In my classes I often invite practitioners to take their yoga off the mat. I have had a love/hate relationship with yoga over the years…There was a time when the practice was solely about making shapes in space, strengthening the muscles, and blowing off steam. I was practicing for the physical benefits. After a while I started taking my yoga off the mat and noticed more profound changes in my mental well-being. Calm on the mat doesn't necessarily translate to calm off the mat. Here are 3 ways I try to in operate yoga into my daily life.
Challenging moments happen to all of us…from the mundane (the kids are screaming, you butt heads with a work colleague, someone cuts you off on the road), to the profound (you lose a loved one, you are dealing with illness, a difficult life decision presents itself). Deep breathing is a powerful tool that can help decrease stress in any situation. By using deep diaphragmatic breathing we stimulate our vagus nerve, which helps our body to relax and avoid feelings of fight or flight in stressful situations. Try it the next time you are feeling stressed. At first it might feel a bit forced, but after a while it will become a natural way to self soothe.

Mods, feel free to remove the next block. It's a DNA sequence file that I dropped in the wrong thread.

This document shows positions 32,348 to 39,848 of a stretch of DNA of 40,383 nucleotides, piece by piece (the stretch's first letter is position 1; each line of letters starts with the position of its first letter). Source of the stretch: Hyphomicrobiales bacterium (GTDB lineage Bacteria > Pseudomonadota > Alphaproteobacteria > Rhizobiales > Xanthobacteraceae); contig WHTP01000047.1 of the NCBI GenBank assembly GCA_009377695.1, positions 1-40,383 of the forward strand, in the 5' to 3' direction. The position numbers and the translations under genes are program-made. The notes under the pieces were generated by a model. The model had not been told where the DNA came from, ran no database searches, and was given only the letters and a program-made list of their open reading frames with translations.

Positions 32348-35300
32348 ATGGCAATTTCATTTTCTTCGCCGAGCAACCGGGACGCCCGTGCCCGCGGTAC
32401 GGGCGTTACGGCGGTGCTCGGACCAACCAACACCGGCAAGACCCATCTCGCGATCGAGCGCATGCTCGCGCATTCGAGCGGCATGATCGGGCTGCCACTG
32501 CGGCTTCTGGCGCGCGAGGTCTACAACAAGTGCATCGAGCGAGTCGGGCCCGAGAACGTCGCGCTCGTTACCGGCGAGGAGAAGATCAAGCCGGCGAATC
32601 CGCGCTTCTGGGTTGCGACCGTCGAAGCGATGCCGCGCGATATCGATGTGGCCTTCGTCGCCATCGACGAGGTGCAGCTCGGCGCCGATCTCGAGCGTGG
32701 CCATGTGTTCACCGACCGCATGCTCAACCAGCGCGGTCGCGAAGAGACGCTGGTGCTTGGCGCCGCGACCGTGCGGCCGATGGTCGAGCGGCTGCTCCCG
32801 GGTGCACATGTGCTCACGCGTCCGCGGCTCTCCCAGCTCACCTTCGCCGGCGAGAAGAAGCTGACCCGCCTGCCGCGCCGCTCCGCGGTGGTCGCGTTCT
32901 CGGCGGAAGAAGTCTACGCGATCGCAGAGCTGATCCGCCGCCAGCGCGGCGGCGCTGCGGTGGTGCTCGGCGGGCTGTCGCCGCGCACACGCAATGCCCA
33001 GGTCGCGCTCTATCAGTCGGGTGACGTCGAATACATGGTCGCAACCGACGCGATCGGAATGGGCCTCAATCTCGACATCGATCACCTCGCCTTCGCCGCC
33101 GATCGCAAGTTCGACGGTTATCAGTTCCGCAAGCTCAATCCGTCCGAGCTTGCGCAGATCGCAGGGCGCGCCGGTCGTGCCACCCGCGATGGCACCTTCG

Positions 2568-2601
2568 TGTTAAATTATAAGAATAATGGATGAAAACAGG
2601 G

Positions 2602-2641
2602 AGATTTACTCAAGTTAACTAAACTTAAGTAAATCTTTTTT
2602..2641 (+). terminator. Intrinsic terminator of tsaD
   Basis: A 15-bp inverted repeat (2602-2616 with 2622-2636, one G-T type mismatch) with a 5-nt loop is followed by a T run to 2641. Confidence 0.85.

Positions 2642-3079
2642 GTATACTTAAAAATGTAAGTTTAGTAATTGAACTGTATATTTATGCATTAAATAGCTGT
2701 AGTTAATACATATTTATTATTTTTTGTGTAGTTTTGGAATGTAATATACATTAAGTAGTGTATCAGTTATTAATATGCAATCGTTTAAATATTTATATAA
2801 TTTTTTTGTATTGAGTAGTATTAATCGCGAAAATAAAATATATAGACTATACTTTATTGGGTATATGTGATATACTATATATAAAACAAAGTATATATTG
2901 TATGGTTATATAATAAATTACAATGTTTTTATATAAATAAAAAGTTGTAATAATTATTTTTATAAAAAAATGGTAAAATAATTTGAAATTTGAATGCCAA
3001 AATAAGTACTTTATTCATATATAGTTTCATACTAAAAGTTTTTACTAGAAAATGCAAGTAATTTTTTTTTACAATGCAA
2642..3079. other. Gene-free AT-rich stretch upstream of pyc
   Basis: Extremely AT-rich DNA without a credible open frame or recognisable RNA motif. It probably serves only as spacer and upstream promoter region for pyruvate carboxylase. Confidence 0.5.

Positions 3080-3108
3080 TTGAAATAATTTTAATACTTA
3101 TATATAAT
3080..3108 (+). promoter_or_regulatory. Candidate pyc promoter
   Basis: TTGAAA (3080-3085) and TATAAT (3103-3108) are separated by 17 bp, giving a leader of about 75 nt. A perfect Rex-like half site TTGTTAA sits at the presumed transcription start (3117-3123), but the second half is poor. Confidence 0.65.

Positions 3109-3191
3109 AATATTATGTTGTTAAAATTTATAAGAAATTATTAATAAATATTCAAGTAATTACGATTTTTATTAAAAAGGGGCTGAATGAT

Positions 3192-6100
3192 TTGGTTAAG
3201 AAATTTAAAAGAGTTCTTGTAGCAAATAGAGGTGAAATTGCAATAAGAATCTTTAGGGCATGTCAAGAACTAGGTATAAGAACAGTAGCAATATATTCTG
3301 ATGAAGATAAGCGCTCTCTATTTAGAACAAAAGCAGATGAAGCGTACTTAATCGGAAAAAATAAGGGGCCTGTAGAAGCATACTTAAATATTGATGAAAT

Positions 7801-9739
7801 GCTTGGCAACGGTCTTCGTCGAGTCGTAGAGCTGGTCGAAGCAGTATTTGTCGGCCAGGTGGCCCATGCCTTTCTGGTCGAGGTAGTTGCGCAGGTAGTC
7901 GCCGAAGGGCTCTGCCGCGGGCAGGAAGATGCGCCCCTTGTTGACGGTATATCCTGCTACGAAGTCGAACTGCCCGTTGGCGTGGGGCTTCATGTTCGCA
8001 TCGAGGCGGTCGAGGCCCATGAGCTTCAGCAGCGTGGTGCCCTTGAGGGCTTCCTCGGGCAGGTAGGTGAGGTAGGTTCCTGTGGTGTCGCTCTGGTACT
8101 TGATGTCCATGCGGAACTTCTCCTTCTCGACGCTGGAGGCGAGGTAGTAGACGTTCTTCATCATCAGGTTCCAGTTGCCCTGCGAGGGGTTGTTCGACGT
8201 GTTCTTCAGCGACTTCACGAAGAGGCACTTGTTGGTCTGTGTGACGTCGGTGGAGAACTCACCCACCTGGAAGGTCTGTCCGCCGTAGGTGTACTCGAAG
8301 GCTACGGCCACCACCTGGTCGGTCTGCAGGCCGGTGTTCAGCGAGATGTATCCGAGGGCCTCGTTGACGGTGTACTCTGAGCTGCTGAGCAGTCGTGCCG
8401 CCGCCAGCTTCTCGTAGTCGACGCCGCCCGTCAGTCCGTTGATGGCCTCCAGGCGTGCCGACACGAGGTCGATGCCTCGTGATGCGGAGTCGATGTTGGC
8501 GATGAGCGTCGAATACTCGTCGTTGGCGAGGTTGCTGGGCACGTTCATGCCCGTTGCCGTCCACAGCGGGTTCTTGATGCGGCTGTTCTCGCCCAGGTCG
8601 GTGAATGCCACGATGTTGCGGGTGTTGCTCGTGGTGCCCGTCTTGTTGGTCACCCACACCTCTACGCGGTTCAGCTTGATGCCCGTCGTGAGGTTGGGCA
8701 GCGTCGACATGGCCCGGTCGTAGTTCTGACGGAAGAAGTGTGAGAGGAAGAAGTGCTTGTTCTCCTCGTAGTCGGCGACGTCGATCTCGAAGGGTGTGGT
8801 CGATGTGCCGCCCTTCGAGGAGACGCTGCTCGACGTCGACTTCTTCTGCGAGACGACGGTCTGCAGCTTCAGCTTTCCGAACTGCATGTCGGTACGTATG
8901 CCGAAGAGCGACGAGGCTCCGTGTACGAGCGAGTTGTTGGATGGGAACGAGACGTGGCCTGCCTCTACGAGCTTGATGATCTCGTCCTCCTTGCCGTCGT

Have you felt as if your thoughts would consume you? That you were missing out on the present moment by focusing on fears or worries in your own mind? This kind of thinking often does one a disservice. When I feel this happening to me I try to practice non attachment. I allow negative or stressful thoughts float into my mind just as easily as they floated in. A good way to detach from these thoughts is remind yourself to live in the present. Meditation techniques such as reminding yourself to breathe or using a mantra can help. “Be here now.” is one of my favorites. With practice, non-attachment will feel like second nature.
Namaste stays it all: “The Divine light in me bows to the Divine light in you.”
It has taken many years to discover the weight of namaste, but I must say that understanding it greatly increases my ability to connect with others and find happiness in my relationships daily. In every person I meet I try to recognize that they have a Divine light. Each person has an experience as vivid and complex as my own. So whether it is the guy bagging my groceries or my own daughter, I try to treat them as if I was living their reality. Maybe it’s God? Maybe it’s just the universal spirit that connects us all? Whatever it is, recognizing that makes for a better existence. If you choose love you cannot go wrong.